Maybe you’ve seen it as an ingredient in your sugar-free chewing gum. Or maybe Dr. Jill and Dr. Cara recommended it as a sugar substitute for you. You might have seen it advertised as a “magic” ingredient in some oral care products. Here’s what you really need to know about xylitol.
What is Xylitol?
Xylitol is a natural sweetener derived from plants. It is an ingredient in many sugar-free products, and it is gaining in popularity as an ingredient in oral care products like toothpastes and mouthwashes. You can purchase granular xylitol and use it as a sugar substitute.
Is Xylitol Safe?
Xylitol in large quantities may cause some stomach upset, but it is not harmful to humans. Because xylitol has a topical effect in the mouth, you don’t even need to swallow it to get the benefits it provides!
Is Xylitol Harmful to Dogs?
Xylitol is poisonous to dogs. Please keep any products containing xylitol completely out of your dog’s reach. If your dog eats or drinks anything with xylitol, you should call your vet immediately and induce vomiting if possible.
Is Xylitol Good for You?
It is good for your mouth!
The bad bacteria in our mouths that cause cavities and gum disease will “eat” xylitol in the same way they ingest sugar. The benefit comes from the fact that the bacteria cannot digest xylitol. It has an inhibitory effect on these bacteria, which reduces their ability to cause cavities and gum disease.
What is Xylitol Used For?
Most people use it as an alternative to sugar. It serves as a natural sweetener in candies, gums, foods, and oral care products. Studies showing its inhibitory effect on disease-causing bacteria have influenced its addition to toothpaste and mouthwash formulations.
Because chewing a xylitol-containing gum is such a simple way to fight cavities and gum disease, Dr. Jill and Dr. Cara often recommend it to parents of young children. Anyone who has a high risk for dental problems should consider chewing a xylitol gum regularly. It fights bacteria and stimulates natural saliva, which in itself fights bacteria.
Toothpastes containing xylitol decrease the levels of S. mutans (the bacteria that causes cavities) and increase the pH of the oral environment. These (reducing bacterial levels and increasing pH) are two powerful weapons against cavities!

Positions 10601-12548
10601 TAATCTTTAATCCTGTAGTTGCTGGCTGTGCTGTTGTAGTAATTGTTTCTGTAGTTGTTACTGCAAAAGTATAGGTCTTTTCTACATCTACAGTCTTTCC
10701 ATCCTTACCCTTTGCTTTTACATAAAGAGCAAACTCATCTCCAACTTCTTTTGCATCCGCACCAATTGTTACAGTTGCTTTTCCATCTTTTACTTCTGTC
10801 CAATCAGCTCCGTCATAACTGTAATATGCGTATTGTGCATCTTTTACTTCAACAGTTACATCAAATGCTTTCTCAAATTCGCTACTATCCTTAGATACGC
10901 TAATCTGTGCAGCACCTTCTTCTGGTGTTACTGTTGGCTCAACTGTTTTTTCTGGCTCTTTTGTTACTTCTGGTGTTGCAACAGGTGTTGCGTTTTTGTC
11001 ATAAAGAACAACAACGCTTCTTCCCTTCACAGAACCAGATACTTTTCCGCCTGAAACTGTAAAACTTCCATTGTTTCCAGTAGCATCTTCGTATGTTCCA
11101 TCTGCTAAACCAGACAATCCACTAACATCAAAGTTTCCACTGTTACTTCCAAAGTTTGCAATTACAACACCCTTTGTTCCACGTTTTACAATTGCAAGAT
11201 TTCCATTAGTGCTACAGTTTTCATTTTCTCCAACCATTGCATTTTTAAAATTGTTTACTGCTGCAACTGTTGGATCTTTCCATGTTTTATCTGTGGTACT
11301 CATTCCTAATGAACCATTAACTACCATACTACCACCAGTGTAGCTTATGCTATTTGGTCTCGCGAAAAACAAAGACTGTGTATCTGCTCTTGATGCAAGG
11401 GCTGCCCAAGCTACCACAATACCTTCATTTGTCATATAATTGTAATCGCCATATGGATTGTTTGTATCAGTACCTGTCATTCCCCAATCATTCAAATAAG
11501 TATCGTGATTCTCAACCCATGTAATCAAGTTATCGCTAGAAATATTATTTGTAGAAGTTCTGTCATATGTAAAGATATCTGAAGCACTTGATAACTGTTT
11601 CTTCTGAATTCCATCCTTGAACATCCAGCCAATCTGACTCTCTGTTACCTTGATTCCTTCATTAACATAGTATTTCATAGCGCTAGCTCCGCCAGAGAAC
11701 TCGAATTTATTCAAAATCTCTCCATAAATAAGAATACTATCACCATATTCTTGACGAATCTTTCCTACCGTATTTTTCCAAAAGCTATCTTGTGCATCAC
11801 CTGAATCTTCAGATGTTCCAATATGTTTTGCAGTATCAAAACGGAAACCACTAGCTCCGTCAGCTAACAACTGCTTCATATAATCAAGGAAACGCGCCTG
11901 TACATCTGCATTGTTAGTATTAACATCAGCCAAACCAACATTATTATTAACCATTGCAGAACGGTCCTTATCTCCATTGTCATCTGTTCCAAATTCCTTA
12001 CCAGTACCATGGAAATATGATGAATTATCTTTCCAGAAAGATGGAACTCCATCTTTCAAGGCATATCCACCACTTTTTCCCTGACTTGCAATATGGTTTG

Is Xylitol Better than Fluoride?
Some people tout xylitol as a replacement for fluoride. Unfortunately, xylitol and fluoride serve different functions, so one cannot simply replace the other. As we explained already, xylitol affects the actual cavity-causing bacteria. It fights cavities by fighting the bacteria that cause them.
Fluoride, on the other hand, hardens and strengthens enamel and dentin (the important components of our teeth). It fights cavities by fortifying the areas under attack.
The great news is that xylitol and fluoride actually work really well together! One study showed that the addition of xylitol to a fluoride toothpaste improved its cavity-stopping power.
Wondering How to Incorporate Xylitol into Your Oral Care Routine?
Start simple. Chew “Ice Cubes” brand gum. Each piece contains 2 grams of xylitol. If you have a high risk for cavities, find a toothpaste that contains both fluoride and xylitol. You can also use xylitol in place of sugar in sweetening your coffee, tea, or baking.
More Questions about Xylitol?
Call 972-347-1145 today to schedule a visit with Dr. Jill, Dr. Cara, or one of our wonderful dental hygienists. They can answer any question you have about adding xylitol to your daily routine in order to improve your oral health.